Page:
Report recommends $21.4M in safety and security upgrades to Edmonton Transit

A new report on transit safety and security recommends the City of Edmonton consider spending $21.42 million over the next five years to improve the safety of drivers and the public.

The report recommends accelerating the installation of safety shields on buses, hiring more staff, 24/7 security staffing at certain transit and LRT stations and more training for drivers.

City council will discuss the report, released early Tuesday, later today.

While there have been 2,072 transit-related incidents reported to Edmonton police this year with 230 resulting in criminal investigations, two serious incidents last month spawned the report.

On Sept. 18, a student was stabbed while waiting for a train at the South Campus LRT station.  On Sept. 26, a bus driver was stabbed at the Mill Woods Transit Centre.

Following the incidents, city administration met with various agencies, including police and the transit drivers’ union, to prioritize recommendations, the report says.

Installing retractable bus shields will cost $10.27 million, the most expensive of the recommendations. 

The report recommends the shields be installed first in the 159 buses with air conditioning, since the 630 older buses will need to have their heating and ventilation systems upgraded first.

The report also suggests providing 24/7 “highly visible” security, at a cost of $6.87 million, at 26 transit stations that have had a significant number of incidents in the last five years.

It also recommends hiring 24 more full-time ETS inspectors and support staff. Most cities have one on-street inspector for every 100 to 125 buses while ETS has one for every 262 buses.

“Improving the ratio and coverage will improve response times and operator support in case of service disruptions and emergency situations,” the report says.

The document also recommends the ETS accelerate the hiring of transit peace officers for the new Valley Line LRT, which opens in 2020.

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Sherwood Park

Sherwood Park is a large hamlet in Alberta, Canada within Strathcona County that is recognized as an urban service area.[7] It is located adjacent to the City of Edmonton’s eastern boundary,[8] generally south of Highway 16 (Yellowhead Trail), west of Highway 21 and north of Highway 630 (Wye Road).[9] Other portions of Sherwood Park extend beyond Yellowhead Trail and Wye Road, while Anthony Henday Drive (Highway 216) separates Refinery Row to the west from the balance of the hamlet to the east.[9]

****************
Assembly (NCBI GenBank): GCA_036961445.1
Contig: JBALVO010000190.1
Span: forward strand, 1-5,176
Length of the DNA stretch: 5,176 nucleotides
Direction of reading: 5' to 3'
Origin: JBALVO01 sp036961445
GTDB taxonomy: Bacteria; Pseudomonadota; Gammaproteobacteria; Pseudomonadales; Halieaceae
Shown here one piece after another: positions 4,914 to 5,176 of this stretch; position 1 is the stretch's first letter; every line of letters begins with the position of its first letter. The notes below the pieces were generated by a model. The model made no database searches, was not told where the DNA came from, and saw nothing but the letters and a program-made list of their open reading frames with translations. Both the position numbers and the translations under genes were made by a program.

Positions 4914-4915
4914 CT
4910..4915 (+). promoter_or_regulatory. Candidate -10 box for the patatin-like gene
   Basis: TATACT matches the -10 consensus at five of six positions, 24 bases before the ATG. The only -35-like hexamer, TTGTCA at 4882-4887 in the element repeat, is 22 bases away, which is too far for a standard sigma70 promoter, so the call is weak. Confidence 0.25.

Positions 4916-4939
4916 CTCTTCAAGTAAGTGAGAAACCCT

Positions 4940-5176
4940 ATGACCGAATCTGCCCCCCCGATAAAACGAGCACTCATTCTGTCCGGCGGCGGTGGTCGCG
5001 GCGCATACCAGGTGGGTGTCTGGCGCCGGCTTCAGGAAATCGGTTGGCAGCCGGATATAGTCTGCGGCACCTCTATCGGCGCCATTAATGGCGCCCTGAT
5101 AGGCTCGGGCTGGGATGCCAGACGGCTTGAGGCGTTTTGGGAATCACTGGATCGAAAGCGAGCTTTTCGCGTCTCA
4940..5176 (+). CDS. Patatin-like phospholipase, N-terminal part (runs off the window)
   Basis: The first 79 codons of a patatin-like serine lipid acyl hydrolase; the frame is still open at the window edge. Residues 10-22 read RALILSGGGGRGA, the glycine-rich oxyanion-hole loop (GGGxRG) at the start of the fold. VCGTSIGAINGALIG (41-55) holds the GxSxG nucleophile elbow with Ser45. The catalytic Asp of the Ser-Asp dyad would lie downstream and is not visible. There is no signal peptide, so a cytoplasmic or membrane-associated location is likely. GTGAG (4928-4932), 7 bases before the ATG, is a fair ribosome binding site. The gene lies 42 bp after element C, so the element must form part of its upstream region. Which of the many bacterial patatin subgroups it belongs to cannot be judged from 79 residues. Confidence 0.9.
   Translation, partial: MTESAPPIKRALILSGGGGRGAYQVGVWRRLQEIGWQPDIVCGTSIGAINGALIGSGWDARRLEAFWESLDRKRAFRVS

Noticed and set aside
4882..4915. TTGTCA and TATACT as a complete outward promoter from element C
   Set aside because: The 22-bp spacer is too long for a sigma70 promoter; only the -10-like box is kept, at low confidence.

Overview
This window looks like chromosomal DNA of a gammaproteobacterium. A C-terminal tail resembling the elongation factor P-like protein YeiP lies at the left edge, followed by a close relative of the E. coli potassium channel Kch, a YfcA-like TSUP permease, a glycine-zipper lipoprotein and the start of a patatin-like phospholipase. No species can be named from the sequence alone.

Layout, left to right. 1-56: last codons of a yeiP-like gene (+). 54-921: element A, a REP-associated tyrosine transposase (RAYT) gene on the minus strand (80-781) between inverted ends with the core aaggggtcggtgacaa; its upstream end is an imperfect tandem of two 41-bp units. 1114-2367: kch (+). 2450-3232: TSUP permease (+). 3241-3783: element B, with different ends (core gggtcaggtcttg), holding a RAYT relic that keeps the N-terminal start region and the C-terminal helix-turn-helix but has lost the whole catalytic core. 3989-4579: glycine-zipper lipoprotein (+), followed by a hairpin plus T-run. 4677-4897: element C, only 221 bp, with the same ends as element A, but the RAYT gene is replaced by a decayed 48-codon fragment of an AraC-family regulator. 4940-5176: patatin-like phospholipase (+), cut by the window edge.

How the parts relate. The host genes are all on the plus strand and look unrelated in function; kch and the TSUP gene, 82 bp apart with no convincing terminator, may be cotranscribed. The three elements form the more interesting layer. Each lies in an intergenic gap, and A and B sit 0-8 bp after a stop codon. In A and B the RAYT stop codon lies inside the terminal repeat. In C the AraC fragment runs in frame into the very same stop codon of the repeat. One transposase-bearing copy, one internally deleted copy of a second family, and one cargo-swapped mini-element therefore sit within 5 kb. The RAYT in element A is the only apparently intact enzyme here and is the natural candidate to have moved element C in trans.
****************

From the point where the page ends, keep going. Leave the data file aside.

Sherwood Park was established in 1955 on farmland of the Smeltzer family, east of Edmonton. With a population of 70,618 in 2016,[6] Sherwood Park has enough people to be Alberta’s seventh largest city, but technically retains the status of a hamlet. The Government of Alberta recognizes the Sherwood Park Urban Service Area as equivalent to a city.


Sherwood Park, originally named Campbelltown, was founded by John Hook Campbell and John Mitchell in 1953 when the Municipal District of Strathcona No. 83 approved their proposed development of a bedroom community east of Edmonton. The first homes within the community were marketed to the public in 1955. Canada Post intervened on the name of Campbelltown due to the existence of several other communities in Canada within the same name, so the community’s name was changed to Sherwood Park in 1956.

The Sherwood Park Urban Service Area is located in the Edmonton Capital Region along the western edge of central Strathcona County adjacent to the City of Edmonton.[8] The majority of the community is bound by Highway 16 (Yellowhead Highway) to the north, Highway 21 to the east, Highway 630 (Wye Road) to the south, and Anthony Henday Drive (Highway 216) to the west. The Refinery Row portion of Sherwood Park is located across Anthony Henday Drive to the west, between Sherwood Park Freeway and Highway 16. Numerous developments fronting the south side of Wye Road, including Wye Gardens, Wye Crossing, Salisbury Village and the Estates of Sherwood Park, are also within the community. Lands north of Highway 16 and south of Township Road 534/Oldman Creek between Range Road 232 (Sherwood Drive) to the west and Highway 21 to the east are also within the Sherwood Park urban service area.

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